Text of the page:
In a League filled with giants, it may be easy to overlook a player with the stature of Frank Mason III.
It’s nothing new for the Kings rookie, though – he’s been overlooked before but it hasn’t stopped him yet.
Mason III just wrapped up a college season that earned him enough accolades to fill up a trophy case, maybe even a room.
He was named Player of the Year by multiple outlets – Associated Press, Sporting News, USA Today – and collected the Oscar Robertson Award, Naismith Award, and Bob Cousy Award to boot.
Frank’s laundry list of recognition from a spectacular season and his overall success as a four-year player at a top program like Kansas can all be traced back to a failure – government class to be specific.
While enjoying a standout tenure at Petersburg High School in his home state of Virginia, Mason III had committed to play basketball at Towson University in nearby Maryland after flying under the radar for more notable programs.
According to the Richmond Times-Dispatch however, while Mason III was forced to retake a class by spending the following year at Massanutten Military Academy, Frank’s spotlight grew while playing ball for an AAU team.
A strong showing with his team at a Las Vegas tournament caught the attention of an assistant coach from Kansas which resulted in something that eluded Mason in the past – a scholarship offer from a top-tier college team.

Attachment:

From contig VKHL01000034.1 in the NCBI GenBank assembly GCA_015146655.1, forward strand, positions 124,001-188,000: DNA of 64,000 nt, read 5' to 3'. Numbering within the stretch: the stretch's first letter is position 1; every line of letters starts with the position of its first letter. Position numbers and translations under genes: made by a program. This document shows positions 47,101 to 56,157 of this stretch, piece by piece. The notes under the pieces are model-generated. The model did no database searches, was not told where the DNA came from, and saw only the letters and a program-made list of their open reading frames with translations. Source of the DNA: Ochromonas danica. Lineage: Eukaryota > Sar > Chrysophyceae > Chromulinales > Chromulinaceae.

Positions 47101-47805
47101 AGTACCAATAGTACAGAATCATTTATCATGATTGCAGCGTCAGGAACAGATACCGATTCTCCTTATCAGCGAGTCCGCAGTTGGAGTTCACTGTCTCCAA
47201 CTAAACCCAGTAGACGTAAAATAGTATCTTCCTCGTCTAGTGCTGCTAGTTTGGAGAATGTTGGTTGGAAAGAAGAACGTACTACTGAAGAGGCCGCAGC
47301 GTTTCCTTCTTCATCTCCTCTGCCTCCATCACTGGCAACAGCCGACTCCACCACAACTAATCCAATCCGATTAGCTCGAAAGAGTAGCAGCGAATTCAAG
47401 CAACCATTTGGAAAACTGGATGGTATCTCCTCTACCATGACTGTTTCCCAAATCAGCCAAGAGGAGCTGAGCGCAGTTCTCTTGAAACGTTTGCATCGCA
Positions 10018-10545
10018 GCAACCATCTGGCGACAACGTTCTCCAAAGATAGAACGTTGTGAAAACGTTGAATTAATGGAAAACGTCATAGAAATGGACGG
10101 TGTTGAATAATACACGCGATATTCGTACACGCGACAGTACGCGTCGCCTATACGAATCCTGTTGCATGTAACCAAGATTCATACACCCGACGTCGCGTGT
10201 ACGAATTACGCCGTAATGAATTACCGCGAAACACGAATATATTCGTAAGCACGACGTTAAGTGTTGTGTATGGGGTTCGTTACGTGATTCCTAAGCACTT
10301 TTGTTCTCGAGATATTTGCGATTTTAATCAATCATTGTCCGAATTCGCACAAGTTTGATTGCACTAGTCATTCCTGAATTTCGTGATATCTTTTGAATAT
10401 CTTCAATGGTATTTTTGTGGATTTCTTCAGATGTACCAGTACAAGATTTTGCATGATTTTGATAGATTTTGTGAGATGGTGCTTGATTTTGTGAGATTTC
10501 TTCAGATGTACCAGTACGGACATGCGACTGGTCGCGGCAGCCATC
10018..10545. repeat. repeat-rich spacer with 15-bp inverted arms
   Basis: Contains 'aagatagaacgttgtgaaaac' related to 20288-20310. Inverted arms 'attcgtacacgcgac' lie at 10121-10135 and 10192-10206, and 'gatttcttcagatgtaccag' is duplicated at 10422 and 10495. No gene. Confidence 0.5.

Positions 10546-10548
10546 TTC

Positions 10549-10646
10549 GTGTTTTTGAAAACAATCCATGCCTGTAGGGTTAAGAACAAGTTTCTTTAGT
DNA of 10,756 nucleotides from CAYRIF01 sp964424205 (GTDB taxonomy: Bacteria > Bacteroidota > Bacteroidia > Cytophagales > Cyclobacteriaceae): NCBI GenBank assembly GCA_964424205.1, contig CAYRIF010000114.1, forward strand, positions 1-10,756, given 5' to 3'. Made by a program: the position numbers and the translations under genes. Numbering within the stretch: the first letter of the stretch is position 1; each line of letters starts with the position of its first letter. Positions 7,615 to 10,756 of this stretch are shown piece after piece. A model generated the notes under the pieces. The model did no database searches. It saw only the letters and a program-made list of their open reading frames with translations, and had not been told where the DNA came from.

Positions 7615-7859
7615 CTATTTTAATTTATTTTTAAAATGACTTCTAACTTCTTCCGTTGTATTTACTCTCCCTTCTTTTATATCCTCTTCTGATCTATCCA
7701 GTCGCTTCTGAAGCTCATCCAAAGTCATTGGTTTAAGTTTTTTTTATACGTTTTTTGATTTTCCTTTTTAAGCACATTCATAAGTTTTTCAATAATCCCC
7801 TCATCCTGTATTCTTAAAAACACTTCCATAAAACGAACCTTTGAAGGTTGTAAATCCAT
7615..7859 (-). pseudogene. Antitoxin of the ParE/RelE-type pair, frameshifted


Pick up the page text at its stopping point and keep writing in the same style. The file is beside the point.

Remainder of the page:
Once arriving in Lawrence to suit up for the Jayhawks, Frank shined. In four seasons, Mason III became one of the most accomplished players in school history.
Finishing sixth in team history with 1,885 points, sixth in assists with 576, and eight in three-pointers, the young guard cemented himself among the upper echelon of previous talent in Kansas history.
Mason also played in 110 consecutive contests without missing a game, tying him for the third-longest stretch by any Jayhawk. Frank stands alone as the only player in KU history to finish in the top six for points and assists.
Now, Mason has received yet another opportunity to continue his path of success as he was selected at No. 34 overall by the Sacramento Kings in the 2017 NBA Draft.
“I just want (my family members) to have the best lives possible,” Mason said while accepting his AP Player of the Year Award. “And I just want to work really hard and do everything I can to put them in a position to be successful.”
The top dog of his Kansas team will have to climb the ranks again amongst the best basketball talent in the world in the Association. But if fans know No. 15’s past – he’s likely to do so while displaying a tireless work ethic that easily exceeds expectations.